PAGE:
Are You Sure About Them Five Minutes?

Time out. A mamma’s best friend and biggest nightmare, right? Half the time I don’t know if I should put my kid in time out or put MYSELF in time out. On more and more occasions I lean toward sitting myself in the corner, no talking to anyone, just sitting and thinking about what I’ve done. This would probably be some of the best five minutes I spend in a day because thinking? What’s that? Sitting down for no good reason? Never heard of it.

As moms we don’t really function in thought. We are more like ninja cats, always ready to react, to deal, to handle. I think we can agree that this can be a precarious spot. This balancing act of staying open minded, patient, a good listener, and level headed seems beyond my realm of capability.


Instead, I’ve shifted gears. Several years ago, it began to dawn on me that when my kids were being borderline crazy town (this is a person, not a place.) I would want to separate myself as much as possible from their issue. Whatever it was, big or small, it rankled me. Really it offended me that I had spent some unknown amount of time teaching them to be the exact opposite, and how dare they, in my face, do the exact opposite. I don’t need this kind of negativity in my life.

So I shifted gears. Gone are the days of time out. May I introduce you to a little something I call Time IN.

Here’s what it looks like. Junior is getting sassy? He needs more time practicing conversations with his mamma. I like to sit, face to face, no other distractions. We do things like write thank you notes that are long over due or play a card game. Coloring and legos are nice diffusers as well. Start off small and work your way into the more meaningful conversations.

“I noticed you seem frustrated when you talk to your sister. Is everything ok?”

“What can you do when she is being so frustrating to you?”

“Maybe we can come up with a nicer way to say how you are feeling, so she hears you and actually changes her behavior. What do you think?”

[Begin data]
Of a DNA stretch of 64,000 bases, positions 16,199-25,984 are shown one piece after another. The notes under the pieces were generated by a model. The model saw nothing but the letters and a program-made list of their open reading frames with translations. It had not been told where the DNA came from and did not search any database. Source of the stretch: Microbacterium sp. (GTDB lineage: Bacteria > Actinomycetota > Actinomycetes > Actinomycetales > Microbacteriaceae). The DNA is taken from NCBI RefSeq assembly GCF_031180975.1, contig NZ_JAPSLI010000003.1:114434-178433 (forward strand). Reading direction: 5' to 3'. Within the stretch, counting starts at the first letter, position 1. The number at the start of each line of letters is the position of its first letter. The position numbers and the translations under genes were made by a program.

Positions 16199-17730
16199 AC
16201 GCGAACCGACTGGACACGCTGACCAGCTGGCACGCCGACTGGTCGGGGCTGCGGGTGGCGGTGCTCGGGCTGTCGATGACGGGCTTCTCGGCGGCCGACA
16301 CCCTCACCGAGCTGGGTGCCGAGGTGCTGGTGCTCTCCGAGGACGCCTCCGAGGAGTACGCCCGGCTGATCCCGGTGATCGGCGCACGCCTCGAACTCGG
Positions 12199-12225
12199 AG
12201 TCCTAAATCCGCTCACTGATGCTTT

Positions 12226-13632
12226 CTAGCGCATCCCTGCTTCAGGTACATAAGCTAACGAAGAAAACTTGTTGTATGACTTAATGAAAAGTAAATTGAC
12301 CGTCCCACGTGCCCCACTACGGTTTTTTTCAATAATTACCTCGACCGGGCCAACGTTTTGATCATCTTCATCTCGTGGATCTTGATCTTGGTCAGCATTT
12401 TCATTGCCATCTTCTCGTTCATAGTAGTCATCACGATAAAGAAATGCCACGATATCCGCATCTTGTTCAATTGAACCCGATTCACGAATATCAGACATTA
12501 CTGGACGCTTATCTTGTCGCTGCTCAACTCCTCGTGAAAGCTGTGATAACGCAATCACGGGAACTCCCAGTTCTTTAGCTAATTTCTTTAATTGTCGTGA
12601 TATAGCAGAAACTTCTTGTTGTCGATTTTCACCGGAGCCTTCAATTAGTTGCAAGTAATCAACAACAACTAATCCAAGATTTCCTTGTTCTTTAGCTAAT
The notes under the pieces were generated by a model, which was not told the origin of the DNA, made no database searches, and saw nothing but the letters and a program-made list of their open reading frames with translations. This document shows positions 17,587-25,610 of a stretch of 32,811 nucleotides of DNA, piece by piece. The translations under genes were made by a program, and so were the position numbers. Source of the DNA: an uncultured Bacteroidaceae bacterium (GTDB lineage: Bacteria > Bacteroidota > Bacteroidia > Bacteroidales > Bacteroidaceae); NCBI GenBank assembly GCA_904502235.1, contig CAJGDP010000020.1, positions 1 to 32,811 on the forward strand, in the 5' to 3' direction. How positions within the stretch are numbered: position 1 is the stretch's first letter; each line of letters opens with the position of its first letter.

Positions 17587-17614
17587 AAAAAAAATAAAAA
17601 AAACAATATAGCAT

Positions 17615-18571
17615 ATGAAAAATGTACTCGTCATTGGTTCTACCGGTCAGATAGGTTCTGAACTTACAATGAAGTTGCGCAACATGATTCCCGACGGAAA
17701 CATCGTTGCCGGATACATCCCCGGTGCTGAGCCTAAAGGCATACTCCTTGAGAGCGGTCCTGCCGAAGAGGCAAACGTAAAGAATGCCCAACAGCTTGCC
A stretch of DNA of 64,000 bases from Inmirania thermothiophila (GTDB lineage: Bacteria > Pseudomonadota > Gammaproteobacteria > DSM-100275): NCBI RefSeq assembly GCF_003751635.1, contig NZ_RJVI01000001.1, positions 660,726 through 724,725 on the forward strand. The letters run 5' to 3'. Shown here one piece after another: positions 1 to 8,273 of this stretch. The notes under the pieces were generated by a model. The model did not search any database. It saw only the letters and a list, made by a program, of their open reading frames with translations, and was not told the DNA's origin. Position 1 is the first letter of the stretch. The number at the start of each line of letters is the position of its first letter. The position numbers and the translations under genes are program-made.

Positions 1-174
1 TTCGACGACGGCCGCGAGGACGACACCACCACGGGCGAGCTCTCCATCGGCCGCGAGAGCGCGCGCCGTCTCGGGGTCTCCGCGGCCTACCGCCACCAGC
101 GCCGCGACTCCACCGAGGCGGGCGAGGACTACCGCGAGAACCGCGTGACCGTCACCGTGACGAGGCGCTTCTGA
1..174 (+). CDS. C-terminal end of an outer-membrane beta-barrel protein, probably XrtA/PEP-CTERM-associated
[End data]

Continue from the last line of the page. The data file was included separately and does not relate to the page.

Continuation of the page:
Time in.

I hear what you’re thinking. You feel like it would be too much to stop every day, many times a day to handle a situation this way. It is surely a commitment. And I will be honest. Sometimes you may have to choose staying home or setting something you prefer down so you can get that face to face. But that’s all time well invested to avoid doing this same thing when they are teens or adults.

It’s also perfectly acceptable for Time In to include chores. My chores. Because that my friend is real life. When I am in the middle of doing the dishes are Little Rita can’t keep her hands to herself. Yes well, then how about you walk right on over here, Little Rita, and help Mamma with her dishes? We can have the same conversation over dishes as we have over a coloring book.

“So. I am curious. I noticed you used your words in talking to your brother, and he didn’t listen. I am proud of you for trying. When do you think you got too frustrated to keep trying words?”

“What could you do next time after you’ve tried? Let’s come up with some ideas now so you are ready. Although I really like you helping me with the dishes.”

Time in.

Not everything needs to have a severe punishment. Somethings can be handled with a conversation and five minutes of face time. We are relational humans. As adults we like to process and vent and be heard. It’s the same with our kids. We can teach them how to do this in a healthy way.

Time in.